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In 1998 an Executive Order created the New Partnership Commission for Community Safety, charged with the responsibility of advising the Governor on new initiatives to "promote community safety, particularly youth and family safety." The Commission worked diligently to assess the needs of localities across the Commonwealth and assist them in addressing their individual community safety issues.
The Commission asked the Department of Criminal Justice Services (DCJS) to recommend programs that foster the development of community safety initiatives at the local level. DCJS proposed, and the Commission approved, the Certified Crime Prevention Community Program. Based on a study conducted by the Virginia State Crime Commission in 1993, the goal of the program is to publicly recognize and certify localities that have implemented a defined set of community safety strategies as part of a comprehensive community safety/crime prevention effort.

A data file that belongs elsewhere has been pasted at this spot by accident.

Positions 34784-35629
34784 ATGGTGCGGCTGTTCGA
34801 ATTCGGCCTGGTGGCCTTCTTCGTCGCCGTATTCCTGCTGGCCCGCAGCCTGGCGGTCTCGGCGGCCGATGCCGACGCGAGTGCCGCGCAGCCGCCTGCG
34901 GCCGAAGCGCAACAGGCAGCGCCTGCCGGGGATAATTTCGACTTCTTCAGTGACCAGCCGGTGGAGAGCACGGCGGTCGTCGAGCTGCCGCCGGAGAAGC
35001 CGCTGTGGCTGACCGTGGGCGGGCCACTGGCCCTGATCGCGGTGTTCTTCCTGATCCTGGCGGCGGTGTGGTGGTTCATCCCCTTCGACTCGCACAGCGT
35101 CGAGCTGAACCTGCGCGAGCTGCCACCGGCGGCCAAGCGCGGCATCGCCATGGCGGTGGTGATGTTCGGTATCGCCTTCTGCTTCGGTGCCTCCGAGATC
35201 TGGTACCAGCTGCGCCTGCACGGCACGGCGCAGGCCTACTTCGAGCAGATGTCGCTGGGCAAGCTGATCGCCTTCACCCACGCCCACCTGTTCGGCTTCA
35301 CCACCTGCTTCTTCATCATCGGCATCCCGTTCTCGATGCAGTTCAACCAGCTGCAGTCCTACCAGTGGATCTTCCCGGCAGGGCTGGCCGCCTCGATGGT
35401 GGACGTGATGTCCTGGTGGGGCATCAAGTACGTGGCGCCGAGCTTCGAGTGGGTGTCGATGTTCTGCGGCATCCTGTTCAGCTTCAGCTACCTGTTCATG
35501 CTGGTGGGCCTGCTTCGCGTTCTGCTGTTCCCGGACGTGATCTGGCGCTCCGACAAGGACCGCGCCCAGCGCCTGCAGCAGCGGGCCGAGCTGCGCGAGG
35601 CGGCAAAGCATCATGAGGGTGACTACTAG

One of the first of its kind in the nation, the program encourages localities to develop and implement collaborative community safety plans within a flexible framework designed by the Commission. Furthermore, it provides an ongoing process by which communities can reassess and update their plans to address emerging community safety issues. To obtain certification, a locality must meet 12 core community safety elements/strategies augmented by a minimum of seven approved optional elements. DCJS runs and monitors the program. An agency must recertification every 3‑years.